North Korea has declined to accept a list of South Korean journalists hoping to observe the closure of its nuclear test site, South Korea said on Friday, raising new questions about the North’s commitment to reducing tension.
North Korea had invited a limited number of journalists from South Korea and other countries to witness what it said will be the closing of its only nuclear weapons test site at Punggye-ri next week.
The North Korean offer to scrap the test site has been seen as major concession in months of easing tension between it, on the one hand, and South Korea and the United States on the other.
But, the remarkable progress appears to have been checked in recent days with North Korea raising doubts about an unprecedented June 12 summit in Singapore between leader Kim Jong Un and US President Donald Trump, and calling off talks with the South.
The South Korean Unification Ministry, which handles dealings with the North, said on Friday North Korea had “declined to accept” the list of journalists submitted by the South for the test site dismantling.
The ministry did not elaborate but the North Korean decision is likely to raise doubts about its plan for the test site.
Trump on Thursday sought to placate North Korea after it threatened to call off the June summit, saying Kim’s security would be guaranteed in any deal and his country would not suffer the fate of Muammar Gaddafi’s Libya, unless that could not be reached.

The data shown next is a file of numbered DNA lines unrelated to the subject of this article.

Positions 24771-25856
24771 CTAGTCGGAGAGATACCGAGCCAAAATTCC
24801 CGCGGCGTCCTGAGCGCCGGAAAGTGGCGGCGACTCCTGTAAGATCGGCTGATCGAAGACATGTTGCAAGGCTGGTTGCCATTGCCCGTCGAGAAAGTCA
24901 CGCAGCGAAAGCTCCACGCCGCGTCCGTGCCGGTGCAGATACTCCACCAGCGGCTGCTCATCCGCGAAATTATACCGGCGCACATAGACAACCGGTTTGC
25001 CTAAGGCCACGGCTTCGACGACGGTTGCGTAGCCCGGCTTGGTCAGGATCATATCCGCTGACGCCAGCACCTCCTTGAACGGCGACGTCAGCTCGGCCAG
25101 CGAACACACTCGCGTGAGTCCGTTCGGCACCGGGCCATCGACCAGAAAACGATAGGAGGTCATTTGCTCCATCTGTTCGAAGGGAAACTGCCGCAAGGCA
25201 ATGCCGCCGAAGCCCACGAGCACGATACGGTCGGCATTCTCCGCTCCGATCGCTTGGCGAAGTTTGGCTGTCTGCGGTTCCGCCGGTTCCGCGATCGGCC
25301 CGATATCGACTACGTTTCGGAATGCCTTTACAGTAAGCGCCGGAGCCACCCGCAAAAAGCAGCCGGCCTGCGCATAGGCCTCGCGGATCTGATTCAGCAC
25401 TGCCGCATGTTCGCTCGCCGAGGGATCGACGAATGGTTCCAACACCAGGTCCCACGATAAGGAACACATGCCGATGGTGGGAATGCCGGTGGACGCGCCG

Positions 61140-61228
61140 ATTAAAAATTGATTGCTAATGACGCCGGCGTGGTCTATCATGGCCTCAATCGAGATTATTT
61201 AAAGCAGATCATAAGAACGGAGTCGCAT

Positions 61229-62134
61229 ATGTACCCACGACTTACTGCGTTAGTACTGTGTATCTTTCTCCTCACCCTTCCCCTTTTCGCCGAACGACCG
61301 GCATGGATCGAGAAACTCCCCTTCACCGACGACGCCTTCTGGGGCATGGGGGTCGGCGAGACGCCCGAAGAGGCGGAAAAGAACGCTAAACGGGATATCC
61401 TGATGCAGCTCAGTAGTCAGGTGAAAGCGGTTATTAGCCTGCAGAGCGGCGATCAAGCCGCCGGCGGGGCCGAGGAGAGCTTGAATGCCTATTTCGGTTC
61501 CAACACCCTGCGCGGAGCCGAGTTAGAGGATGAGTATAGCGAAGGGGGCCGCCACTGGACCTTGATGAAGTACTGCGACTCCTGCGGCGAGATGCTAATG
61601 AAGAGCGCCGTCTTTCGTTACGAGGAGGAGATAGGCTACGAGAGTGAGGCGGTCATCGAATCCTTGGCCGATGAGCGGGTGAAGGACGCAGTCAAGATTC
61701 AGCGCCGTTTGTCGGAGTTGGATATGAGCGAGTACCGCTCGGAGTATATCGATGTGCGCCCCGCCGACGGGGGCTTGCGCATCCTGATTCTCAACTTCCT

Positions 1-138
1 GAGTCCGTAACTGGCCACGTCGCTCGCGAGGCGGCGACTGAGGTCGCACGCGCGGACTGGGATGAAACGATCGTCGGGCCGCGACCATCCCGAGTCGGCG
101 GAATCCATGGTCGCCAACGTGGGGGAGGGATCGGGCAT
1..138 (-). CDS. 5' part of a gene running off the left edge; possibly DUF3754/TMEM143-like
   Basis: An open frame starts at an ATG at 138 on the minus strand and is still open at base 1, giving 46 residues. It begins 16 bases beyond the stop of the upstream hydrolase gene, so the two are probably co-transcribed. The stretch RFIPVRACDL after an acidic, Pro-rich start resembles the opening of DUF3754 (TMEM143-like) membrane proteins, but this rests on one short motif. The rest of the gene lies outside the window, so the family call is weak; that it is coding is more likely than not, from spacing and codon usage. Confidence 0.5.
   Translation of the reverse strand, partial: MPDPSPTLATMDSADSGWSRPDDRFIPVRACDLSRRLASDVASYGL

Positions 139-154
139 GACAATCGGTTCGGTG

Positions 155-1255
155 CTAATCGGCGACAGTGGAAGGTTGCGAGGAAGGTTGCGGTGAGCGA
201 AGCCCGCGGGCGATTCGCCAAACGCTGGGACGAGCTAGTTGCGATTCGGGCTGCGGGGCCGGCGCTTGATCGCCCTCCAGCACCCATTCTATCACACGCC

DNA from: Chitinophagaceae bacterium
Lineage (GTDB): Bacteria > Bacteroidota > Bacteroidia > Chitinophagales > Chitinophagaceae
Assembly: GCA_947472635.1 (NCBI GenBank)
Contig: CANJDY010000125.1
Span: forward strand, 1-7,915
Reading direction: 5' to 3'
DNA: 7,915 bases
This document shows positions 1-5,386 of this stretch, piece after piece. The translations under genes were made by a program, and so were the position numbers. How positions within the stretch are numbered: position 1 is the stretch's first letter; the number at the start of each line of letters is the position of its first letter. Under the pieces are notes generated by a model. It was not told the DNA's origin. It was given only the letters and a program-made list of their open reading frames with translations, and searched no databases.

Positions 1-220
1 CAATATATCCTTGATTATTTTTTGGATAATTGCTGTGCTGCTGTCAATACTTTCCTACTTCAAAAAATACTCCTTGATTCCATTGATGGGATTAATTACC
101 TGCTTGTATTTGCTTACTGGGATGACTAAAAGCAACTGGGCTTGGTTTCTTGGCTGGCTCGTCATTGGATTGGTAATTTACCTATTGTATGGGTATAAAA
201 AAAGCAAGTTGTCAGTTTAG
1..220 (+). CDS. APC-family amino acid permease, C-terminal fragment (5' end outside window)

North Korea had said on Wednesday it might not attend the Singapore summit if the United States continued to demand it unilaterally abandon its nuclear arsenal, which it has developed in defiance of UN Security Council resolutions to counter perceived US hostility.
On Thursday, North Korea’s chief negotiator called South Korea “ignorant and incompetent” and denounced US-South Korean air combat drills and threatened to halt all talks with the South.
Trump, in rambling remarks in the White House’s Oval Office, said as far as he knew the summit was still on track, but that the North Korean leader was possibly being influenced by Beijing.
But he also stressed that North Korea would have to abandon its nuclear weapons and warned that if no deal was reached, North Korea could be “decimated” like Libya or Iraq.
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